Two Voice of America journalists said Wednesday the election they covered in Kenya in early August was a success. VOA Swahili service chief Mwamoyo Hamza and Vincent Makori, managing editor of English TV to Africa, spoke at a Washington D.C. think tank in a post-election discussion.
Makori, who reported from polling stations and covered the final days of the campaign, as well as the aftermath, said August 8th “was very well organized, (a) really nicely orchestrated and executed election day.” Results announced earlier in the week showed President Uhuru Kenyatta defeated challenger Raila Odinga by an unexpectedly large margin, 54.3 percent to 44.8 percent.
The discussion at the Center for Strategic and International Studies (CSIS) was broadcast nationally on C-Span TV and attended by several dozen Washington, D.C. Kenya watchers, ex-patriots and Kenya’s ambassador to the U.S.
Former U.S. Ambassador to Kenya William Mark Bellamy agreed that most international observers gave the election a “thumbs up.”
“I must confess that many of my predictions about this election did not come to pass. In many ways I am relieved they didn’t,” said Bellamy, now the senior advisor in the CSIS Africa Program. “It was easy to imagine scenarios whereby this election — acrimonious throughout and thought to be exceptionally close — would end in disorder and possibly widespread violence.”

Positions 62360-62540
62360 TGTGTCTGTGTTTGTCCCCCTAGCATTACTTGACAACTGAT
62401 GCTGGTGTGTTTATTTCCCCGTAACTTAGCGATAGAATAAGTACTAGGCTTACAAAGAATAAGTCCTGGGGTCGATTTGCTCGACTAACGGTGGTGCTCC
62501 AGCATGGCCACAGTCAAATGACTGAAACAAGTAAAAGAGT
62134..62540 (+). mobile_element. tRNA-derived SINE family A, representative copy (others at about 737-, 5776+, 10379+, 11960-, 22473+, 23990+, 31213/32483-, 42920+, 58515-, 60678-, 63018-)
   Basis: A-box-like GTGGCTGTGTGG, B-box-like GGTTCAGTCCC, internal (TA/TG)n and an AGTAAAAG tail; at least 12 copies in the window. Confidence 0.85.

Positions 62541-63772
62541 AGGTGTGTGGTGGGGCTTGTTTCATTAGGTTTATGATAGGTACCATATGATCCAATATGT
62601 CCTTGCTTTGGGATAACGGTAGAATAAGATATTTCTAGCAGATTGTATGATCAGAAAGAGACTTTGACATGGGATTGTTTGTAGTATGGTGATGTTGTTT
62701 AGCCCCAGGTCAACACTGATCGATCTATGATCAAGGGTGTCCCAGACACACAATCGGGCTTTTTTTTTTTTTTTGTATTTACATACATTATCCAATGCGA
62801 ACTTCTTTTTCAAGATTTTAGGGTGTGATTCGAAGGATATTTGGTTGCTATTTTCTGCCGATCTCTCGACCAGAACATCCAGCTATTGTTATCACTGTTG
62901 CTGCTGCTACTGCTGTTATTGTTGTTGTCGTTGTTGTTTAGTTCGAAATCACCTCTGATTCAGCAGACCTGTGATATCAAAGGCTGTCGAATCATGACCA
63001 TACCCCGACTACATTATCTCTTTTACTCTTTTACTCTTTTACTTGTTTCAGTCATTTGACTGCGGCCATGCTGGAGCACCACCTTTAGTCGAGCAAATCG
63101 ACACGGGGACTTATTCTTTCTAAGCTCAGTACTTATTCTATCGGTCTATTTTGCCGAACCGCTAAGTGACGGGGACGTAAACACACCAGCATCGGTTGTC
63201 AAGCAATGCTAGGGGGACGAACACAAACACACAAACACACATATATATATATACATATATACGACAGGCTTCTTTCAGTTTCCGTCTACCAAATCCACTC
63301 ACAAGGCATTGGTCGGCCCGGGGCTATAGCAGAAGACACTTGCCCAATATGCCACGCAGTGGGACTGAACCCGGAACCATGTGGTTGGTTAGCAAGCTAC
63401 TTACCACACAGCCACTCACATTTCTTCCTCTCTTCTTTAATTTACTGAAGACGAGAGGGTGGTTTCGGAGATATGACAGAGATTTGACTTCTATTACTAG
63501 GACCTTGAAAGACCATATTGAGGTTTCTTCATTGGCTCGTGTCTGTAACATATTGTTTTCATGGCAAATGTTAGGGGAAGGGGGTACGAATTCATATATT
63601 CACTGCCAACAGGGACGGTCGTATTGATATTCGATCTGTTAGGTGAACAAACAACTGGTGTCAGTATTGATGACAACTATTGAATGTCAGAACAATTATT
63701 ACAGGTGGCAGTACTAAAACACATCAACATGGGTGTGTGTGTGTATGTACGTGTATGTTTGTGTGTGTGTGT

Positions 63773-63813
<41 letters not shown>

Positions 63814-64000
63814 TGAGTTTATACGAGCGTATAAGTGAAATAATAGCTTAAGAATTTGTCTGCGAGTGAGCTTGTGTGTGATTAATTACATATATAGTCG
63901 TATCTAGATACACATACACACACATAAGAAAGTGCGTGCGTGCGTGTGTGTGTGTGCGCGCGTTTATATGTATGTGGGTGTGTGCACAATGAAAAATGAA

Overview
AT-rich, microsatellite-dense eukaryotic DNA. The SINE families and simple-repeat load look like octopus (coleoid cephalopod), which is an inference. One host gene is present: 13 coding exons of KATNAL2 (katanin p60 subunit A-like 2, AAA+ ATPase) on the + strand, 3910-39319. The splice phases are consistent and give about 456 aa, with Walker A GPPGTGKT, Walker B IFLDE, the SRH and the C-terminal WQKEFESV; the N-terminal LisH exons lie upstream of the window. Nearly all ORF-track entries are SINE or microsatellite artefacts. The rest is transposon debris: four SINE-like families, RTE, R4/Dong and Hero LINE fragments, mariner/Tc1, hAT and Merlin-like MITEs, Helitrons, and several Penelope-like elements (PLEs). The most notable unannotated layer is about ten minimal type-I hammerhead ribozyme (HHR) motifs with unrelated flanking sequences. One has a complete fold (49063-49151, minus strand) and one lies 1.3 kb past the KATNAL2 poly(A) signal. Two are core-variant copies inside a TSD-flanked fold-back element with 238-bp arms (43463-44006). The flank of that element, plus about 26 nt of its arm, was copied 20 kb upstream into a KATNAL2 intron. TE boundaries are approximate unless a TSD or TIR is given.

In 2007, Kenya erupted in post-election violence that resulted in 1,000 deaths and 600,000 people being displaced. The aftermath of the 2013 election was largely peaceful.
The panel spoke eight days after the election and shortly after Odinga announced an opposition coalition would take its challenge of what he called “a stolen election” to Kenya’s Supreme Court.
At the CSIS forum, Kenyan Ambassador Robinson Njeru Githae defended his government’s conduct and its verification of the vote that gave the ruling Jubilee Party “absolute majorities” around the country and in Parliament.
“So, I think you need to see how you can reconcile that claim of ‘rigging’ (the election),” said Githae, addressing the VOA journalists.
Makori said VOA journalists did not “take sides” in the election dispute.
“None of us have seen any evidence – any of the evidence they have, in regards to rigging attempts or hacking of the system,” said Makori, answering the ambassador. He also pointed out the government has yet to publicize documents from each polling place designed to verify the results.
“The government was very sensitive about coverage,” said Mwamoyo Hamza, VOA Swahili Service chief, “especially protests.” He pointed out local media “was under heavy pressure” to act in a manner that could not be interpreted as inciting violence and so avoided coverage of demonstrations.
Days before the voting, the election official responsible for the electronic voting system was found dead, tortured and murdered. Hamza pointed out there has been little information from the government on the investigation.
“I do think that it, in some way, casts a shadow over this election,” said Bellamy who was ambassador to Kenya from 2003 to 2006.
VOA Swahili Reporter BMJ Muriithi also gave his impressions, speaking from the audience.
In addition to the national C-Span broadcast, the discussion attracted some news coverage, including an article in The Daily Nation, a newspaper in Kenya.